House Speaker John Boehner dismissed Grover Norquist as a "random" person on Thursday despite a week's worth of frequent references to the antitax activist on Capitol Hill.
The name of Norquist, the Americans for Tax Reform president, has been on the lips of just about every political figure who's expressed frustration at his influence over Republicans, and their unflinching resistance to tax hikes in any form. The reason is Norquist's "Taxpayer Protection Pledge," the manifesto Norquist first drafted in 1986 which opposes increases in taxes. Boehner and another 235 House members have signed the pledge, as have 41 senators.
I cycled downtown after work and took these photos at the Hennepin County Government Center plaza in downtown Minneapolis. I've been taking photos of anti-war events since Senator Paul Wellstone passed away and I didn't recognize but one of the many participants. Many that I spoke with told me it was their first protest.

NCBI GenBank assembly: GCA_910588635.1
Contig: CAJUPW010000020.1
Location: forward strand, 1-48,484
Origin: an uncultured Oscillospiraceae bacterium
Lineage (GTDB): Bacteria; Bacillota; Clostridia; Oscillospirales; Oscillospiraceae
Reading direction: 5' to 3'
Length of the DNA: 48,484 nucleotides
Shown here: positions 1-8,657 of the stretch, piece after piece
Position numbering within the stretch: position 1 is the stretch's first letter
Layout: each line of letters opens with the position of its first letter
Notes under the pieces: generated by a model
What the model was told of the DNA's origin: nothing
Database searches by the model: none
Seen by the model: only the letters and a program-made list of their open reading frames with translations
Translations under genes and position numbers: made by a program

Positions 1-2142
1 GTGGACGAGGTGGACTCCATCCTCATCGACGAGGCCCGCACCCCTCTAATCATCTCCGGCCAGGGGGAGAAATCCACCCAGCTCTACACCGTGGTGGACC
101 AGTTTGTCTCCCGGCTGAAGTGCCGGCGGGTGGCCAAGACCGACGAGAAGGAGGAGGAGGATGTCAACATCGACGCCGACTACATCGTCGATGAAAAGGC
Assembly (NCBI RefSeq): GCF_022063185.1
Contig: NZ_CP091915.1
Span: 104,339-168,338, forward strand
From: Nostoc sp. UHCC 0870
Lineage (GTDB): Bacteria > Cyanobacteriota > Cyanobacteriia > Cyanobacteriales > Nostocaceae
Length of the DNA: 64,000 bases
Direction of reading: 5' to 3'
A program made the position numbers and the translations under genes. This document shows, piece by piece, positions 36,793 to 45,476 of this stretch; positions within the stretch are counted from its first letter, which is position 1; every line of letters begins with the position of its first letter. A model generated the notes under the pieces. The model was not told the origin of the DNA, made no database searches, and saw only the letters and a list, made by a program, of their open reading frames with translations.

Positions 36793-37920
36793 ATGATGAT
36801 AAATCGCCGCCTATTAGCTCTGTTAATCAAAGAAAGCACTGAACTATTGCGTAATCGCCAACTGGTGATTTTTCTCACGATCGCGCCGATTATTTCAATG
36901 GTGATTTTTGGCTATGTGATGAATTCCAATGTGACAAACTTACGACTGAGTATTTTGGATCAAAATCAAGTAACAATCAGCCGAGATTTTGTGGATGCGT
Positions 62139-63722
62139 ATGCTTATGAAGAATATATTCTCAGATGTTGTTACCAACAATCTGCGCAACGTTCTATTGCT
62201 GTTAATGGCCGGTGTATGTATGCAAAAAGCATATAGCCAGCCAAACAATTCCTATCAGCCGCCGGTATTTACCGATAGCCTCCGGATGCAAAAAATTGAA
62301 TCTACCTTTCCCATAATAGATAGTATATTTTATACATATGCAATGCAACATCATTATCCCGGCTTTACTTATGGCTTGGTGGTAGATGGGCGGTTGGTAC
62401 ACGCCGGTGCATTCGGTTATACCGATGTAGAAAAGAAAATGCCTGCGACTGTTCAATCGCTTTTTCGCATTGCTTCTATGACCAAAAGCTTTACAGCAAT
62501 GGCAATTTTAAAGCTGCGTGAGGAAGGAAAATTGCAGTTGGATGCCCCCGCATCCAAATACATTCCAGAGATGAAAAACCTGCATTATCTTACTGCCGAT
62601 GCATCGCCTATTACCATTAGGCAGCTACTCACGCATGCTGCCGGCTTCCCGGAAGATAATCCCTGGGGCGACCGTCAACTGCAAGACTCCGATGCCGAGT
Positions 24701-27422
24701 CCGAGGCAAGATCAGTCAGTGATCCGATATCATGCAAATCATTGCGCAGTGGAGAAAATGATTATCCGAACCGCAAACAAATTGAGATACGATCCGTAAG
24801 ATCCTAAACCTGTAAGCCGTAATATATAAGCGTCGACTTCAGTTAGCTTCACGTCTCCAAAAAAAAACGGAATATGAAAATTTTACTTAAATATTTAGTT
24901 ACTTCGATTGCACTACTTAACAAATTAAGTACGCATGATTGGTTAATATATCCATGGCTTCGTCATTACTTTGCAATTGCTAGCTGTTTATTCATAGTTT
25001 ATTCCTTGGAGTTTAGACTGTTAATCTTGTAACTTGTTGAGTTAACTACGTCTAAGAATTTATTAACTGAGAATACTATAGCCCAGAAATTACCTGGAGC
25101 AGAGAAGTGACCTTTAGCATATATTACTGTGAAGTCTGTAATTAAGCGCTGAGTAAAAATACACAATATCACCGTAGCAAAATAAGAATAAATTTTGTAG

Because I had my bike, I couldn't be very creative with my photo framing. I did capture a variety of signs that I believe reflect our frustrations. I glanced at the Star Tribune coverage and had few signs among the photos I saw posted. Click on a photo to see a larger version. Enjoy.
It's obvious these protesters didn't collaborate on their sign making. One lists 44 million Americans
in poverty and the other claims 46 million.
This photo below contains my favorite sign: "At least the war against the middle class is going well."
This photo shows a chalk drawing (and my bike made a cameo appearance on the left)
I was all packed up and riding away when I saw Coleen Rowley's large banner signs off in the distance. I returned and took this photo. The persons holding them told me she is in DC.
This last photo has memorable quotes from giants of our past.